For more information:
Sanjida Nahar
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SM Fair returns


The San Mateo County Fair is back and bigger than ever this week, featuring dozens of rides for kids of all ages, a wide variety of entertainment and food options and hands-on exhibits.

“This year’s fair will be special and filled with new events and exhibits for the entire community to enjoy,” Dana Stoehr, San Mateo County Event Center CEO, said in a press release. “With an amazing lineup of legendary performances, special events and all of the classic fair favorites, we are thrilled to bring our friends and families back together for over a week of excitement.”

Gates at the San Mateo County Event Center open at 11 a.m. Saturday, June 4, after more than a year of planning and despite supply chain issues and labor shortages, Fair Manager Justin Aquino said. The fair will run through Sunday June 12 aside from closures on Monday and Tuesday.


Aquino said the public should anticipate a much larger fair than last-year’s COVID-safe event. With reduced distance requirements and greater utilization of space, Aquino said the fair will be bigger than ever but some COVID-19 safety features like sanitization stations and public seating areas will remain a fixture at the event.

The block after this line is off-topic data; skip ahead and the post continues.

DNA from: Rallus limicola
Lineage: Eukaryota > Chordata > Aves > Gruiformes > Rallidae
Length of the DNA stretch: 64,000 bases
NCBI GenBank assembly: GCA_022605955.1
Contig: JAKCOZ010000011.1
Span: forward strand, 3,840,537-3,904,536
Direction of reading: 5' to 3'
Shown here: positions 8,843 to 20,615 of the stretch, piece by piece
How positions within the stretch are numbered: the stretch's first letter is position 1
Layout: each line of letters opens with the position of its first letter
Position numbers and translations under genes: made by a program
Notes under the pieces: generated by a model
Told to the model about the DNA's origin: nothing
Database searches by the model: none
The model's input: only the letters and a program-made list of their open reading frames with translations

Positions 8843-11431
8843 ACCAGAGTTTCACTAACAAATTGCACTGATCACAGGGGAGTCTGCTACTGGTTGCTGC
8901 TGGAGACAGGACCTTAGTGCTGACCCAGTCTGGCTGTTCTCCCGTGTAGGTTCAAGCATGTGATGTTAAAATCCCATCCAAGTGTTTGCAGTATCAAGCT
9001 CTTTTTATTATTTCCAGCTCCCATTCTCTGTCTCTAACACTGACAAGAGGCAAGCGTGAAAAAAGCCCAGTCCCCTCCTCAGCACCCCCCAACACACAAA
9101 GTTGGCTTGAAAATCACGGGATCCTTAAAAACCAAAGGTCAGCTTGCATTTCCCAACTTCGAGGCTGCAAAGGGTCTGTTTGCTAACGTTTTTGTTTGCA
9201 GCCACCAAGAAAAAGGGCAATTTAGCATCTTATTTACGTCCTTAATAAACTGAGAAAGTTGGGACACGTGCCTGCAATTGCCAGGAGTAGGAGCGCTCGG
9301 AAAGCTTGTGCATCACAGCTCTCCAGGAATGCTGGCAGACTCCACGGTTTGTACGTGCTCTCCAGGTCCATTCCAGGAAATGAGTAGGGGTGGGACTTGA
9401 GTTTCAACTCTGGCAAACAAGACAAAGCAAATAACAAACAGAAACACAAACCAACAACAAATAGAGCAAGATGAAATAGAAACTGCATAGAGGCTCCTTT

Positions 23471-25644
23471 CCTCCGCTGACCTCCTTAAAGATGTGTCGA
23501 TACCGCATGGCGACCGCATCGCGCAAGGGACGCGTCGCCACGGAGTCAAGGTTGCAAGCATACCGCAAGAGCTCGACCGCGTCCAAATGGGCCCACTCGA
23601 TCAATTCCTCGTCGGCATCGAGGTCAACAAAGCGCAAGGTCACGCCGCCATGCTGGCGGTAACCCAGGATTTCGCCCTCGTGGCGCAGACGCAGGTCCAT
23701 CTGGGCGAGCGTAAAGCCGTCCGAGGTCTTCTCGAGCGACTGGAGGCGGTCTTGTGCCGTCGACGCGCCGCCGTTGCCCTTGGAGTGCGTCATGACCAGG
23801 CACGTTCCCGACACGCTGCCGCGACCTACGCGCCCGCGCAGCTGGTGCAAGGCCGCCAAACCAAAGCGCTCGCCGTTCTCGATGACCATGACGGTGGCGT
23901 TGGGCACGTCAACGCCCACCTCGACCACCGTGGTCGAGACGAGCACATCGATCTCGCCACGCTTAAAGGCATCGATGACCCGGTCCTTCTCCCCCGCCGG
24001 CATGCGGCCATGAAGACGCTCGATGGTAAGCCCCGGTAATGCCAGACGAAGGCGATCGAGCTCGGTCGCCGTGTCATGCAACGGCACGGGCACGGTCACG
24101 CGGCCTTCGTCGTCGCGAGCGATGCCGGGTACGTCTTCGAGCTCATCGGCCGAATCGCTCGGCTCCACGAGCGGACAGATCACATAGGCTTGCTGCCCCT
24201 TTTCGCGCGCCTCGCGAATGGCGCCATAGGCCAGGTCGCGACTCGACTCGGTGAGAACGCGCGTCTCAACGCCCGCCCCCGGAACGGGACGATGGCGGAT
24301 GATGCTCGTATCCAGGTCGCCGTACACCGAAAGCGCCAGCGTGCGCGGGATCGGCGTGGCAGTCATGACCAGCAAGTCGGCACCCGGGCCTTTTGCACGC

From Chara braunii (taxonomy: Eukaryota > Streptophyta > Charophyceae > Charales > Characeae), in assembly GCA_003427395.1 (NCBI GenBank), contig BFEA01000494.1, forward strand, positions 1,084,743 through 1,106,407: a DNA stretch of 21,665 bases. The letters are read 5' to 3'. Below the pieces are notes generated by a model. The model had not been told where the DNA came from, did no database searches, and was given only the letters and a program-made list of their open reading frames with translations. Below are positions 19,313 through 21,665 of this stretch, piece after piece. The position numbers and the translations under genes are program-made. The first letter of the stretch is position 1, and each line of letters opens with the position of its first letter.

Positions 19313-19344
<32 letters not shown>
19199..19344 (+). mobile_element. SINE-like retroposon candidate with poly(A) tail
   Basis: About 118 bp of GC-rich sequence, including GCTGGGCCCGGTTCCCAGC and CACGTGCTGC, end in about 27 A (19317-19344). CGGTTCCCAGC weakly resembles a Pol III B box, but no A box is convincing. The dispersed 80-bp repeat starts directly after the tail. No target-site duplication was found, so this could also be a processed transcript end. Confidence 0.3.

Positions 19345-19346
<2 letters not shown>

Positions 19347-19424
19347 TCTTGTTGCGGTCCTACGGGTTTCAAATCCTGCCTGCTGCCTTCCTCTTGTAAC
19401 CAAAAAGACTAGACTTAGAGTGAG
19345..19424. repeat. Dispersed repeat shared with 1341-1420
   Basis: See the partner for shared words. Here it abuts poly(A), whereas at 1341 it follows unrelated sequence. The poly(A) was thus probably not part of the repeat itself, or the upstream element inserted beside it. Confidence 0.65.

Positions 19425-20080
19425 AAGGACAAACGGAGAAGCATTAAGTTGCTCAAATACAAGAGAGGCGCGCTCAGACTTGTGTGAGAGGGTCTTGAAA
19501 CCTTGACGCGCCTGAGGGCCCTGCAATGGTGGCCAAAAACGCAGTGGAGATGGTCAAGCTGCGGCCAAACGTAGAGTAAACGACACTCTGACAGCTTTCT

Pig races, live camel rides, fair foods and other classic fair features will be available to the public for the price of $20 for those ages 13 to 61 and $15 for children ages 6 to 12 and seniors 62 years old and above. Wednesday admission will be discounted to $10.

A $40 carnival wristband can also be purchased, granting unlimited access to rides on the day it’s redeemed. The grounds will feature Ferris wheels, carousels, the Yo Yo swing and other classic swinging contraptions like the Scorpion, the Shake Up, the Viper and the Zipper.

Among fair food favorites like corn dogs, popcorn, funnel cakes and fried sweets will be pickle lemonade, pickle pizza and pickle poutine from a Canadian vendor who will be offering other non-briney eats as well. A total of 18 food vendors will be distributed across the grounds.

“We were intentional about the number of concessionaires we wanted to bring in. These are all small vendors and we want them to succeed,” Aquino said. “We know they’re all going to be successful.”

An interactive and educational prehistoric display with animatronic dinosaurs and a butterfly tent by Sky River Butterflies, both being featured for the first time as fair exhibits in the Expo Hall. Attendees will also have access to free family-friendly games and puzzles from Super Science Company.

Livestock raised by local youth, including pigs, cows, lambs, goats and chickens, will also be on display throughout the week along with other competition entries like quilts, art pieces, baked goods and homegrown produce and plants.